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4 definitions found
 for brute force
From The Collaborative International Dictionary of English v.0.48 :

  Brute \Brute\, a. [F. brut, nasc., brute, fem., raw, rough,
     rude, brutish, L. brutus stupid, irrational: cf. It. & Sp.
     bruto.]
     1. Not having sensation; senseless; inanimate; unconscious;
        without intelligence or volition; as, the brute earth; the
        brute powers of nature.
        [1913 Webster]
  
     2. Not possessing reason, irrational; unthinking; as, a brute
        beast; the brute creation.
        [1913 Webster]
  
              A creature . . . not prone
              And brute as other creatures, but endued
              With sanctity of reason.              --Milton.
        [1913 Webster]
  
     3. Of, pertaining to, or characteristic of, a brute beast.
        Hence: Brutal; cruel; fierce; ferocious; savage; pitiless;
        as, brute violence. --Macaulay.
        [1913 Webster]
  
              The influence of capital and mere brute labor.
                                                    --Playfair.
        [1913 Webster]
  
     4. Having the physical powers predominating over the mental;
        coarse; unpolished; unintelligent.
        [1913 Webster]
  
              A great brute farmer from Liddesdale. --Sir W.
                                                    Scott.
        [1913 Webster]
  
     5. Rough; uncivilized; unfeeling. [R.]
        [1913 Webster]
  
     brute force, The application of predominantly physical
        effort to achieve a goal that could be accomplished with
        less effort if more carefully considered. Figuratively,
        repetitive or strenuous application of an obvious or
        simple tactic, as contrasted with a more clever stratagem
        achieving the same goal with less effort; -- as, the first
        prime numbers were discovered by the brute force
        repetition of the Sieve of Eratosthenes.
        [PJC]

From Moby Thesaurus II by Grady Ward, 1.0 :

  73 Moby Thesaurus words for "brute force":
     amperage, armipotence, authority, beef, big battalions,
     black power, charge, charisma, clout, cogence, cogency, compulsion,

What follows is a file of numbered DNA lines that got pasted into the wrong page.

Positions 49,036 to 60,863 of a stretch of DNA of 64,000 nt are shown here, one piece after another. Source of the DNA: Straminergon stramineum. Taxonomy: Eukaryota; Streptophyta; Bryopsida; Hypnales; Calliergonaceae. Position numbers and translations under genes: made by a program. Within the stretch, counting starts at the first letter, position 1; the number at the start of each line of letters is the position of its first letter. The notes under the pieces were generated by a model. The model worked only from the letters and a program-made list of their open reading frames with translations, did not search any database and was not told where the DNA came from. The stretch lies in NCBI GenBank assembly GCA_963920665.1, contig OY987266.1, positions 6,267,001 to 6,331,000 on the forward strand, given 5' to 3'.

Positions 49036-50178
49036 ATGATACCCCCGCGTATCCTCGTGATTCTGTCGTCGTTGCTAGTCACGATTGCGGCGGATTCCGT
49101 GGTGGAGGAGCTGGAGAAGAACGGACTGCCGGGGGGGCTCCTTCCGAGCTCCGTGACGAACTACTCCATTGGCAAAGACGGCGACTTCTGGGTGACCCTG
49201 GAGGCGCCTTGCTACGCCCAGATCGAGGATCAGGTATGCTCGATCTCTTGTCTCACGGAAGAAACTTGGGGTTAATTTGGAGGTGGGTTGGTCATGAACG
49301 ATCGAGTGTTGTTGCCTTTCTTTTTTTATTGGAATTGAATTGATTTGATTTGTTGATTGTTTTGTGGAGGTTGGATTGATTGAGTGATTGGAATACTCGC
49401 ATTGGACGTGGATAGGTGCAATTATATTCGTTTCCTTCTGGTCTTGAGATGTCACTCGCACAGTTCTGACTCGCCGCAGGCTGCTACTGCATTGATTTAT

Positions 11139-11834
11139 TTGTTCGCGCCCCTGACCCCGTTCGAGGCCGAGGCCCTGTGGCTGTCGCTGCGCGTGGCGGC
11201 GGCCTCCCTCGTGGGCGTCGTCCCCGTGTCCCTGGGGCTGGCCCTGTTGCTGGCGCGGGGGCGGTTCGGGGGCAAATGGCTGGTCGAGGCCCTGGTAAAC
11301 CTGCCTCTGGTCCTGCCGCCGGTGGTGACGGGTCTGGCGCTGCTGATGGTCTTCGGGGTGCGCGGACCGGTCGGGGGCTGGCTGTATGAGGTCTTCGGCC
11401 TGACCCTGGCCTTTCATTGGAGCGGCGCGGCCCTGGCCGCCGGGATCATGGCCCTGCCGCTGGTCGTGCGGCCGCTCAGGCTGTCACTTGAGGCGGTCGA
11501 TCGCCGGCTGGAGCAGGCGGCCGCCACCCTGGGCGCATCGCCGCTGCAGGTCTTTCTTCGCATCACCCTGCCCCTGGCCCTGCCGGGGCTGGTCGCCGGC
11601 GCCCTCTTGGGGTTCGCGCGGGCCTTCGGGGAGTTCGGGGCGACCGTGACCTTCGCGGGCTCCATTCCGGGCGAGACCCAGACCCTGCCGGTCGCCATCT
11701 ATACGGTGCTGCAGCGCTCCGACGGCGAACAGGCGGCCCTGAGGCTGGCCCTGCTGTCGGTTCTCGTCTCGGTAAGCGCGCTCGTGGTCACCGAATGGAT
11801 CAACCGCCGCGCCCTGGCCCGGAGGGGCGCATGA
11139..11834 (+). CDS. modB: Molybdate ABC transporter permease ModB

dint, drive, duress, effect, effectiveness, effectuality, energy,
     flower power, force, force majeure, forcefulness, full blast,
     full force, influence, main force, main strength, mana, might,
     might and main, mightiness, moxie, muscle power, naked force,
     physical force, pizzazz, poop, potence, potency, potentiality,
     power, power pack, power structure, power struggle, powerfulness,
     prepotency, productiveness, productivity, puissance, pull, punch,
     push, rule of might, sinew, steam, steamroller, strength,
     strong arm, superiority, superpower, tyranny, ultima ratio,
     validity, vehemence, vigor, vim, virility, virtue, virulence,
     vitality, wattage, weight
  
  

From The Jargon File (version 4.4.7, 29 Dec 2003) :

  brute force
   adj.
  
      Describes a primitive programming style, one in which the programmer relies
      on the computer's processing power instead of using his or her own
      intelligence to simplify the problem, often ignoring problems of scale and
      applying naive methods suited to small problems directly to large ones. The
      term can also be used in reference to programming style: brute-force
      programs are written in a heavyhanded, tedious way, full of repetition and
      devoid of any elegance or useful abstraction (see also brute force and
      ignorance).
  
      The canonical example of a brute-force algorithm is associated with the
      ?traveling salesman problem? (TSP), a classical NP-hard problem: Suppose
      a person is in, say, Boston, and wishes to drive to N other cities. In what
      order should the cities be visited in order to minimize the distance
      travelled? The brute-force method is to simply generate all possible routes
      and compare the distances; while guaranteed to work and simple to
      implement, this algorithm is clearly very stupid in that it considers even
      obviously absurd routes (like going from Boston to Houston via San
      Francisco and New York, in that order). For very small N it works well, but
      it rapidly becomes absurdly inefficient when N increases (for N = 15, there
      are already 1,307,674,368,000 possible routes to consider, and for N = 1000
      ? well, see bignum). Sometimes, unfortunately, there is no better general